Building an Inclusive Jewish Community

May 14, 2014 1 comment

Both as a rabbi and as a parent, it is important to me that Judaism be inclusive of people with special needs. Today, more and more, young people who have Autism, Aspergers, Down’s Syndrome, and other similar challenges are being encouraged to participate to their full potential in Jewish life!

Purely by coincidence, I’ve had the privilege twice in the last 2 months to speak on this topic – first at the annual convention of the Central Conference of American Rabbis, and then as part of a local Toronto panel organized by DANI. Both times, the topic was on the traditional Jewish law surrounding inclusion and on how to build the most inclusive Jewish community possible today.

For those who may be interested, here are the videos from those two events:

Thanks for watching!

 

Reform and Conservative Judaism… What’s the Difference?

January 2, 2010 1 comment

Rabbi Noah Zvi Farkas has an interesting article in the New York Jewish Week entitled “The Re-founding of Conservative Judaism,” in which he argues that Conservative Judaism has outgrown its historical reasons for existence and needs a “re-founding” based on community organizing. He’s probably right. But as a Reform rabbi, it got me to thinking about the movements. In recent years, I have become more and more convinced that the differences between Reform and Conservative are shrinking, and that interdenominationalism will be an important trend in the future.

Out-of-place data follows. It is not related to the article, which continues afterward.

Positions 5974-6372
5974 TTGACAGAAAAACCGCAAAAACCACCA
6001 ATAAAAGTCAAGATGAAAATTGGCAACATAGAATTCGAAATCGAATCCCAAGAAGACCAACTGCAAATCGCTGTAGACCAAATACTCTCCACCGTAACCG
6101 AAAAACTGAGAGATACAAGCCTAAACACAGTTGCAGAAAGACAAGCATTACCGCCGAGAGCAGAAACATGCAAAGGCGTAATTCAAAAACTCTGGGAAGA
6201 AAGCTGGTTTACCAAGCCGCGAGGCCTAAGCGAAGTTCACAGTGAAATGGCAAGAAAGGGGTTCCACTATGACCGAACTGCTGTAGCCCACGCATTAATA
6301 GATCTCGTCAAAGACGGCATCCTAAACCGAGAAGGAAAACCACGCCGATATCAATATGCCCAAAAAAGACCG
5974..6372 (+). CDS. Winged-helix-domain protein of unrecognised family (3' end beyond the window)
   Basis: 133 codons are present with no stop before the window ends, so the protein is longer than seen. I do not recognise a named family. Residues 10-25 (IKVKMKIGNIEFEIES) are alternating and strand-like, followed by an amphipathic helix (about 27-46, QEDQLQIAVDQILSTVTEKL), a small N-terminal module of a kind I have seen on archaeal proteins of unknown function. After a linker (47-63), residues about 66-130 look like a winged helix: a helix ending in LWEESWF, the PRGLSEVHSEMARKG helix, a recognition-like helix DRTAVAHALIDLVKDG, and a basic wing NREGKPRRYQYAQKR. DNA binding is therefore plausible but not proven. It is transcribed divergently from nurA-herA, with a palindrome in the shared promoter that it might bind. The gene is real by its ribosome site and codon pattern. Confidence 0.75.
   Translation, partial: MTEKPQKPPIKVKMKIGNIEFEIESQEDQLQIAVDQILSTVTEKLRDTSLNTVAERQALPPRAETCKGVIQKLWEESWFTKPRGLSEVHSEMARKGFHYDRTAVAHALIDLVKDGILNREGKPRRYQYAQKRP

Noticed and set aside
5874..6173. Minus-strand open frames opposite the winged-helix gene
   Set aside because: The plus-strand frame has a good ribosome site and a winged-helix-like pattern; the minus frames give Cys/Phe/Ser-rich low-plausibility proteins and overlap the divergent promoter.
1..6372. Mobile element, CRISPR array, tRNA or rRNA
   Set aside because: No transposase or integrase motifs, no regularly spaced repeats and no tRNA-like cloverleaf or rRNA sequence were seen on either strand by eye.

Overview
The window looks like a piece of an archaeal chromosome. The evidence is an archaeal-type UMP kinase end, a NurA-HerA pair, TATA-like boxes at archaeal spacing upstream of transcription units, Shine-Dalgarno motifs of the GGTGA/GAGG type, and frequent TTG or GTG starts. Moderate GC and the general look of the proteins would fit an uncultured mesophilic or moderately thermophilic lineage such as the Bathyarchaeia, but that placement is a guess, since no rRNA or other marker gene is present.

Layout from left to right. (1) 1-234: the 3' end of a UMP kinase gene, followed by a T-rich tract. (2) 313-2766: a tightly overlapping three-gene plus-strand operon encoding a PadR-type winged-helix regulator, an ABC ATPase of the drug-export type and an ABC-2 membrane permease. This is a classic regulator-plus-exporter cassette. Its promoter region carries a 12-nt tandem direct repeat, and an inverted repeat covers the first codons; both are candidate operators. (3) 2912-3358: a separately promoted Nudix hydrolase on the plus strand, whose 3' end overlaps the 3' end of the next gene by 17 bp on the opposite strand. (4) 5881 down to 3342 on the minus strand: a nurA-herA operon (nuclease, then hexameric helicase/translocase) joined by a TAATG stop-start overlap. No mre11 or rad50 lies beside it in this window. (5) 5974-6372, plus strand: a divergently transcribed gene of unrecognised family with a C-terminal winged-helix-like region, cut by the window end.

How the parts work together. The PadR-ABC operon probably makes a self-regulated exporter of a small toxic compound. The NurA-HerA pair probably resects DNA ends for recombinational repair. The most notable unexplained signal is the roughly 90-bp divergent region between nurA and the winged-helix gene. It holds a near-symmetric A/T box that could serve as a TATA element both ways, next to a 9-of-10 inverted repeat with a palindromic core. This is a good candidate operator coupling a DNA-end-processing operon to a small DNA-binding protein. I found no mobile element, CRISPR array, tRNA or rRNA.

I’m not here to rail against organized religion (it wouldn’t be good for my career!) or to disparage religious movements. The movements play an importance role in organizing the Jewish world, providing resources, educating leadership. My question is: Is there still a distinctive social or ideological gap between the Reform and Conservative movements?

Historically there have been at least three (and probably more) important distinctions:

  • The ethnic: Reform Judaism was founded by German Jews, who were largely assimilated and were looking for a more assimilated Judaism. The earliest Conservative Jews were immigrants from Eastern Europe who were interested in more traditional Judaism in an American context).
  • The ritual: Reform rejected traditional practices – such as kashrut and kippah – that were aesthetically or ideologically out of sync with modernity, while Conservative maintained them (if only because they provided a sense of “Jewish authenticity”).
  • The ideological: Conservative Judaism remains halachic – i.e. it continues to embrace the binding nature of Jewish law (within the scope of modernity) – while Reform affirms that halacha is nonbinding or optional.